The trouble was, I couldn't find a pot that was tall, inexpensive, light weight and in a color that matched the house. While shopping, and looking at the displays of pots, I noticed that the stores often display the pots by stacking one on top of the other. This gave me the idea to do the same on my porch. Instead of using one pot, I used two, stacking one on top of the other to give me the height I desired.
Instead of buying a heavy ceramic planter, I purchased a plastic one. This was much cheaper, should stand up to cold weather better, and is much easier to lift. Plastic also comes in a greater variety of colors than ceramic. So, I was able to find one with shades that match my front door at a local big box store. The pot shown has a diameter of about 2 feet (0.6 of a meter).
The pots did not come with drainage holes. So I perforated the bottom of the pot by hammering an ice pick through the bottom of the pot in about 12 different places. (Do not try this with a ceramic or terra cotta pot, it will crack.)
For potting mix, I combined 1/3 sphagnum peat, 1/3 topsoil, 1/3 perlite and about 1/3 cup organic tomato fertilizer. Alternately, a good pre-bagged mix made especially for potted plants could be used. Do NOT use plain top soil. It will pack down, will not allow enough drainage for the plants, and will shorten the life of the plant substantially.
Because this pot is in full shade I planted it with hearty shade-loving plants, in accordance with the advice above, as follows:
- "Thrilling": Hosta - I divided some hostas in my garden bed this spring, so I used one in the pot. I am not certain what kind of hosta it is because they were planted by the previous owner of my home. I suspect that it might be 'Patriot.' The hosta is the largest and most upright plant in the pot. Later in the year, it should send up spikes of white flowers and become even taller.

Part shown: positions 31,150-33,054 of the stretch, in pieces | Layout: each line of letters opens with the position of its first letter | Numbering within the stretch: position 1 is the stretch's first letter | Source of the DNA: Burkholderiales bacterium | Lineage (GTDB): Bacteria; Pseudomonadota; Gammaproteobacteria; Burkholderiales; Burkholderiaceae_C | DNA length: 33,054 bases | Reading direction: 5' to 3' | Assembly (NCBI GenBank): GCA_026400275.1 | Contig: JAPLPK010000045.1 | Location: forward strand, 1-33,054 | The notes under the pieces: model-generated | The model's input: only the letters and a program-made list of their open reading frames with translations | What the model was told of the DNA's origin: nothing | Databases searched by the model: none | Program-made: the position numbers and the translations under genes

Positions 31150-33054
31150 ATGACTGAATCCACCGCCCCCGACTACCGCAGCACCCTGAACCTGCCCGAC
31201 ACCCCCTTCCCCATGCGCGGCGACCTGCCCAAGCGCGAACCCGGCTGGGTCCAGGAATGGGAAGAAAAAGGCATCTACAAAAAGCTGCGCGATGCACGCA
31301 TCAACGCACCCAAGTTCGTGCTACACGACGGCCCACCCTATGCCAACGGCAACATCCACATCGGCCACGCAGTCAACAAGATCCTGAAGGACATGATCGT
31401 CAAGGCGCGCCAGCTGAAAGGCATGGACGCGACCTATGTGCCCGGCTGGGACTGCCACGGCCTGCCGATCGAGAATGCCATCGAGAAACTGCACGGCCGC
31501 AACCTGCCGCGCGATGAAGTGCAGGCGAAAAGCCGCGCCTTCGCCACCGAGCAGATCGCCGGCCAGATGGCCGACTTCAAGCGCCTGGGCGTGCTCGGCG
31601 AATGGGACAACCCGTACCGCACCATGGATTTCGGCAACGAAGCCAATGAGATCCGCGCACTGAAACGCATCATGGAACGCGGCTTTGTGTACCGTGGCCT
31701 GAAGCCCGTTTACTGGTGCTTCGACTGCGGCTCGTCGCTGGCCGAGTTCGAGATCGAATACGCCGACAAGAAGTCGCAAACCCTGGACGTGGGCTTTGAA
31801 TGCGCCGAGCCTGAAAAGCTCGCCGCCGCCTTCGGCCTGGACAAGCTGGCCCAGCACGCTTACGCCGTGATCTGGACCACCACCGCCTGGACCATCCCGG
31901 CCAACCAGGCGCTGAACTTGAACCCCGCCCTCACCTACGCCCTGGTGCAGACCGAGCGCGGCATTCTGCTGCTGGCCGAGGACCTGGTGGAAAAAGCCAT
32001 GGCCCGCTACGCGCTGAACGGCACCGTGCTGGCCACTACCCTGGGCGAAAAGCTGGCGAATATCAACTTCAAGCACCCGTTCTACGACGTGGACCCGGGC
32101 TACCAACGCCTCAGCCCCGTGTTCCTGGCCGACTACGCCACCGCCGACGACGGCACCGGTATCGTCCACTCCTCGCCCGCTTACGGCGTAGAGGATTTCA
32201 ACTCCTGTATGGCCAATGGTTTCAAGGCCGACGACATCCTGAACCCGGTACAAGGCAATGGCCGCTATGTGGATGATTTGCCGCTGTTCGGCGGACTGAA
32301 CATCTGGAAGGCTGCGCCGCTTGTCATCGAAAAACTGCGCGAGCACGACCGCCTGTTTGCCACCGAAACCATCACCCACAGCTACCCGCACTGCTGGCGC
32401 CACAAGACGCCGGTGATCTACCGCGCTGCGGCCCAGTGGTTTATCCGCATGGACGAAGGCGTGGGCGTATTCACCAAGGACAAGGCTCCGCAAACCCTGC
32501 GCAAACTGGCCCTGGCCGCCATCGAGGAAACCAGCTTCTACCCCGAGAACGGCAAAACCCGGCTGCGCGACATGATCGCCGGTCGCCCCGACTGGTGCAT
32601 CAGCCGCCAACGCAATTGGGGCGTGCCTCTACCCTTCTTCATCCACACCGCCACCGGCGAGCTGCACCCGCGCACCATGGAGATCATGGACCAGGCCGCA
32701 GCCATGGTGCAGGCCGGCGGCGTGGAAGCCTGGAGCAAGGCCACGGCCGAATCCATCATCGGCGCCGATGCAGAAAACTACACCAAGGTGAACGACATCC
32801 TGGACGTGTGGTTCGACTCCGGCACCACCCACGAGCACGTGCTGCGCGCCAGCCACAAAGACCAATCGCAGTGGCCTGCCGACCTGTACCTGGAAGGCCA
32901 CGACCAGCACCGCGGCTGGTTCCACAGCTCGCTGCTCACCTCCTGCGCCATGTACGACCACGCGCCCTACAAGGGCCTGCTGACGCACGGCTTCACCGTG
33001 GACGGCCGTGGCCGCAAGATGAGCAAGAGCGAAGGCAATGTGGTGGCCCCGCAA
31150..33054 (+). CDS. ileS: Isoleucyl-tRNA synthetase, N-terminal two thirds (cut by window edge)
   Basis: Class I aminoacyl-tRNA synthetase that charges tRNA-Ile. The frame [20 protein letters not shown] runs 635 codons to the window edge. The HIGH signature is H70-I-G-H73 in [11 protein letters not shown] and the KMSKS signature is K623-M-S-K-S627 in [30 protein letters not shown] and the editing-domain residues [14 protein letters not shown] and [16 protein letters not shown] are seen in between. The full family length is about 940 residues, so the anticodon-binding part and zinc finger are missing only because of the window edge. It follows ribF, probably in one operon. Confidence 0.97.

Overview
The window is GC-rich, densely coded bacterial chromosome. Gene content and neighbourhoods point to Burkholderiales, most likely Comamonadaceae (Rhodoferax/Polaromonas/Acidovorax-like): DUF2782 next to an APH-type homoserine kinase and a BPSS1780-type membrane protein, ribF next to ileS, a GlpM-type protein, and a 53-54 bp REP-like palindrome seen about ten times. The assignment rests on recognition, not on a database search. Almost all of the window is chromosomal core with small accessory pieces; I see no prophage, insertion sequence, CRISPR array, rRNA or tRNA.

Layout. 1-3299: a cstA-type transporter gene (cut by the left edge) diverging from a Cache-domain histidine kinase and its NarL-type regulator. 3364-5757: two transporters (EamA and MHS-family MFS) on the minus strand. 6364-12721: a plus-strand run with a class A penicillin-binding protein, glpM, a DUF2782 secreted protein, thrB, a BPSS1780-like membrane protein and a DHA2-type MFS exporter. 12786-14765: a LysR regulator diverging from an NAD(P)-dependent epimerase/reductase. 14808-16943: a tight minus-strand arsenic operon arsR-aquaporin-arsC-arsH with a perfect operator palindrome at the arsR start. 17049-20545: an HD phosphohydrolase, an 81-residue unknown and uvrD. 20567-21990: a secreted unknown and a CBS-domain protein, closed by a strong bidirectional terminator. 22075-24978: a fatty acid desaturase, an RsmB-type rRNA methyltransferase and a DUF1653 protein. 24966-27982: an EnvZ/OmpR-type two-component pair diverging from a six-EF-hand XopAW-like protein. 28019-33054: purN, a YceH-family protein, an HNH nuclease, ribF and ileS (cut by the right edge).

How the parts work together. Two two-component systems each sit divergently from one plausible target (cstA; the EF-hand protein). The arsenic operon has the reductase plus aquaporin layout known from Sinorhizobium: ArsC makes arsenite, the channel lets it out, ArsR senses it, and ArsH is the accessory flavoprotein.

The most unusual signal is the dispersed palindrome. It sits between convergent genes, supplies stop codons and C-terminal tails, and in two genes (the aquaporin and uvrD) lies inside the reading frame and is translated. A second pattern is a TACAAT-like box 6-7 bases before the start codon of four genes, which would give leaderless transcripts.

- "Filling": Japanese Forest Grass - This was also from a division of a plant already in my garden. The forest grass adds a nice bright yellow color to lighten the shade, and helps to fill space in the pot.
- "Filling": Begoinas - I got 4 red-leaved, pink-flowered begonias for $2 at the local big box store. I only used 2 in this pot and put the others elsewhere in my garden. The leaves echo the color of the pot and help to fill the space.
- "Spilling" - Lobelia - I started these from seed, under grow lights, indoors, in the early spring. These make small vines that will eventually spill over the side of the pot. The flowers are an electric blue that contrasts well with the red. The foliage has a purplish/red tinge to it (difficult to see in these photos) that goes well with the begonias. It is also green enough to go with the hosta. Thus the leaves of the lobelia form a kind-of color bridge between the hosta and the begonias.
Do you have any extra plants laying around? Extra seeds? Too many of a perennial that needs division? Consider potting them up! A pot like this could just as easily be filled with sun loving plants, and then placed in a sunny location.
Pots can be used to decorate entryways, hide unsightly objects in the yard and fill blank spaces in the garden beds. Be creative! The possibilities are legion!
Happy gardening! :)